During the various building boom eras in the suburbs, building permit revenue was a huge source of cash for communities.  Why do you think the State Construction Code was changed to require that the money received only be used for the costs of running the department issuing the permits and doing the inspections?

Anyway, that is not what I am interested in discussing.  Rather, it is the cost associated with the process and the fact that tax-paying residents trying to maintain their homes are 'ripped-off' by outrageous fees.

Several years ago I needed to replace my hot water heater.  I shopped around and everytime I told the salesman I lived in West Bloomfield, they said that was too bad because West Bloomfield had the highest permit fees. 

This summer, when I hired a handyman to fix up my 38-year old, 34 square foot bathroom (not a misprint, only 34 sf of usable space), he never ever mentioned the need for any permits.  According to the State Construction Code, cabinet replacement, tiling, light fixture replacement and toilet replacement (which we didn't do), do not require permits. 

Imagine my surprise when a township employee called to say that he was told I was 'remodeling' my bathroom and needed to send an inspector over.  I asked why I would need inspections and permits and he said that I would need permits for everything I mentioned above and even threw in the replacement of a shower door.  I told him I would have my handyman speak with him.

Imagine my complete surprise when I was told I would have to pay $590 for permits and inspections.  Apparently, there is a clause that if the repairs exceed $600, you still have to get permits.  Folks, I saw a medicine cabinet that was $1200.  If this is the case, then the communities should just install kiosks in the local Home Depots and collect the money when you walk out the door.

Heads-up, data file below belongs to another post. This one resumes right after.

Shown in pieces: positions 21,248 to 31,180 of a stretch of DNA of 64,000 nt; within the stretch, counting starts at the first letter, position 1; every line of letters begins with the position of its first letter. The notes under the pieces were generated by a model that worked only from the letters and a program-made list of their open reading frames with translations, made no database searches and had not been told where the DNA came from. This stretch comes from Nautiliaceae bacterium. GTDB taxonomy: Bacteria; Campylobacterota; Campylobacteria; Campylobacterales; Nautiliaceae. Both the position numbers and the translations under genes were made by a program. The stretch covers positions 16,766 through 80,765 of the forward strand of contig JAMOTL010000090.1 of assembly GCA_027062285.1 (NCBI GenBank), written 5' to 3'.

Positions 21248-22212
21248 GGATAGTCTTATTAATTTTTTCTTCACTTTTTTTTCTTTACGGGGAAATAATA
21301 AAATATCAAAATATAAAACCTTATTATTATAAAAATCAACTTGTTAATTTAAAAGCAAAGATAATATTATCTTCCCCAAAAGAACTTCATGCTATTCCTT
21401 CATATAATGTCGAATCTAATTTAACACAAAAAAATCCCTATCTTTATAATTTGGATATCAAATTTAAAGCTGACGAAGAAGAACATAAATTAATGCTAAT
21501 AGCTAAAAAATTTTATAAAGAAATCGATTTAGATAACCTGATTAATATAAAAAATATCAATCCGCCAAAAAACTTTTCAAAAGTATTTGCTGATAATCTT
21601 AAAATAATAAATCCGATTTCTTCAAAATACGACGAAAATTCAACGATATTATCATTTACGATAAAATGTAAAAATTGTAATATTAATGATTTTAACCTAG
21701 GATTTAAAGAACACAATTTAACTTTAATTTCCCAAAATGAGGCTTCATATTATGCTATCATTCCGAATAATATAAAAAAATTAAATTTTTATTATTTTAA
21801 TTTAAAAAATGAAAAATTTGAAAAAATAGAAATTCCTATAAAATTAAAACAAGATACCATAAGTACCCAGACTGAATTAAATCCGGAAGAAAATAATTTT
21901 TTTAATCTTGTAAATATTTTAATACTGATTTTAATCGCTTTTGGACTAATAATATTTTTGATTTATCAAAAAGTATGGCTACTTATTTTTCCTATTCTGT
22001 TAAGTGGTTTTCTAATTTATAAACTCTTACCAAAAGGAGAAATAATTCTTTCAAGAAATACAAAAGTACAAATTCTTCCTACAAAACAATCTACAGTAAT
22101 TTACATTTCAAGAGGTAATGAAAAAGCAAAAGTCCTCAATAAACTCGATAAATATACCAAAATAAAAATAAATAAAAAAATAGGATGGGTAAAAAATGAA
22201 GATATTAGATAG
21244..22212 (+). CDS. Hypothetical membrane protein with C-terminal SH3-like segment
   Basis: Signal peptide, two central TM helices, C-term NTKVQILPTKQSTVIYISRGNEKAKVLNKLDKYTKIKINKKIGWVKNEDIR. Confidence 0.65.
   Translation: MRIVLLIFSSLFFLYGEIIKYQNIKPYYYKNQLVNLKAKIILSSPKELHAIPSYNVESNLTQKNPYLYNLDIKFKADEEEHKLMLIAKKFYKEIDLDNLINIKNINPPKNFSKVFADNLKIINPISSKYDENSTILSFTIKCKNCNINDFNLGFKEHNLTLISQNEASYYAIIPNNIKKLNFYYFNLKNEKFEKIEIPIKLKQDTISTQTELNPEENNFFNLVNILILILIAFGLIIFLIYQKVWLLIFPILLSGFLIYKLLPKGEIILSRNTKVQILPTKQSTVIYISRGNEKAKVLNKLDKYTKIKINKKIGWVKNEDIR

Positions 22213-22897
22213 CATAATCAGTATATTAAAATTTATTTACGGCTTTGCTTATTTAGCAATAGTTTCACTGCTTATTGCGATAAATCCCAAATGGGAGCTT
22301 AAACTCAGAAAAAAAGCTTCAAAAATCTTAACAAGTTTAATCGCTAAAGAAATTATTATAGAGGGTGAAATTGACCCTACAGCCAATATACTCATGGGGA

As it was, my handyman had no idea what I was spending, since I purchased all the materials myself.  He only knew what his fee was, which increased considerably as a result of the township holding things up.  We lost the whole day of the call, while I was paying him to stand around.  And his costs far exceeded material costs.  I had all sorts of free time to shop around for deals on supplies.

My handyman had to submit a drawing of the plan of the room.  Let's see, EVERYTHING is going back where it was!!!  While waiting for approval, my handyman went off to another job and then I had to wait to get him back.

Let me put this in the context of what I pay in taxes to the township general fund this year:  $265.77.  The voted public safety millage I pay is $252.27.  Together, that is less than permits for a 34 square foot bathroom, in a home I have owned and paid taxes on for 38 years.  And the $590 doesn't include the money I had to pay to a separate mechanical contractor.

And what did I get for my money?  A blessing by West Bloomfield that my handyman properly performed the work.  The plumbing permit covered making sure the water wasn't too hot.  The electrical permit - well I am still not sure why we even needed that except to be told that we 'should probably upgrade all the electrical in the house'.  Will do as soon as the township gives me the money to do it.  Oh, they also checked for smoke detectors.  And the mechanical?  Well, I had the handyman vent my bathroom exhaust fan to the outside.  Yes, the township in 1972 allowed the builder to vent fans into the attic.  Luckily, I had no attic damage, probably thanks to the roof vents I had to add myself several years ago (none provided by the builder) and the attic fans that were installed.  It makes me wonder what was being inspected back in 1972.

The State Construction Code is supposed to protect the homeowner from unscrupulous contractors.  It is supposed to insure that work is done properly and 'up to code'.  But who protects the property owner from the local communities who enforce the code and charge ridiculous fees?  It is not hard to see how departments can be padded with employees to justify the higher fee required to pay their salaries and benefits.